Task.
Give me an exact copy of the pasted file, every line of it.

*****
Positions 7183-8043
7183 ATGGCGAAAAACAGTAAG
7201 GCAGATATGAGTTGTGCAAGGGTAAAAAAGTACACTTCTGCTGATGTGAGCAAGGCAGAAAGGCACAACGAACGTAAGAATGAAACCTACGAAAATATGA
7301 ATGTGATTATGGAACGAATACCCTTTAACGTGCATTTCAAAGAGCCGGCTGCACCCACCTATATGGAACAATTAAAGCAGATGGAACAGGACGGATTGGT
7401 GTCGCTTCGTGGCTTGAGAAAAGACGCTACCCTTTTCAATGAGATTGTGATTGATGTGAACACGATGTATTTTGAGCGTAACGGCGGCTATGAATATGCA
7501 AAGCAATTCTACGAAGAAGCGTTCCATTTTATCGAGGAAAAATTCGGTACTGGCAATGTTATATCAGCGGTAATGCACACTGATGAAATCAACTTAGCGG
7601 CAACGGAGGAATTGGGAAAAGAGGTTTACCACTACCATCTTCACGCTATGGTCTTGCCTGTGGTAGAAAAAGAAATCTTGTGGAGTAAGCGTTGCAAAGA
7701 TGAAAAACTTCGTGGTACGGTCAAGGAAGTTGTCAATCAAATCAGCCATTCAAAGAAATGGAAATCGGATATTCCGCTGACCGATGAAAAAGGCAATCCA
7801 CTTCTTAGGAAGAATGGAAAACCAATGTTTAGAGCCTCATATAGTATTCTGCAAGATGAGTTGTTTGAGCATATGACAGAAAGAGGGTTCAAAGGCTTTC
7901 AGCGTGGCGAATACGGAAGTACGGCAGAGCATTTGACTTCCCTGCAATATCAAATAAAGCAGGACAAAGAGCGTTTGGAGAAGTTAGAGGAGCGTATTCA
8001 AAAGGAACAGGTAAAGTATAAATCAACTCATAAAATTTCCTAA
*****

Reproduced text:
Positions 7183-8043
7183 ATGGCGAAAAACAGTAAG
7201 GCAGATATGAGTTGTGCAAGGGTAAAAAAGTACACTTCTGCTGATGTGAGCAAGGCAGAAAGGCACAACGAACGTAAGAATGAAACCTACGAAAATATGA
7301 ATGTGATTATGGAACGAATACCCTTTAACGTGCATTTCAAAGAGCCGGCTGCACCCACCTATATGGAACAATTAAAGCAGATGGAACAGGACGGATTGGT
7401 GTCGCTTCGTGGCTTGAGAAAAGACGCTACCCTTTTCAATGAGATTGTGATTGATGTGAACACGATGTATTTTGAGCGTAACGGCGGCTATGAATATGCA
7501 AAGCAATTCTACGAAGAAGCGTTCCATTTTATCGAGGAAAAATTCGGTACTGGCAATGTTATATCAGCGGTAATGCACACTGATGAAATCAACTTAGCGG
7601 CAACGGAGGAATTGGGAAAAGAGGTTTACCACTACCATCTTCACGCTATGGTCTTGCCTGTGGTAGAAAAAGAAATCTTGTGGAGTAAGCGTTGCAAAGA
7701 TGAAAAACTTCGTGGTACGGTCAAGGAAGTTGTCAATCAAATCAGCCATTCAAAGAAATGGAAATCGGATATTCCGCTGACCGATGAAAAAGGCAATCCA
7801 CTTCTTAGGAAGAATGGAAAACCAATGTTTAGAGCCTCATATAGTATTCTGCAAGATGAGTTGTTTGAGCATATGACAGAAAGAGGGTTCAAAGGCTTTC
7901 AGCGTGGCGAATACGGAAGTACGGCAGAGCATTTGACTTCCCTGCAATATCAAATAAAGCAGGACAAAGAGCGTTTGGAGAAGTTAGAGGAGCGTATTCA
8001 AAAGGAACAGGTAAAGTATAAATCAACTCATAAAATTTCCTAA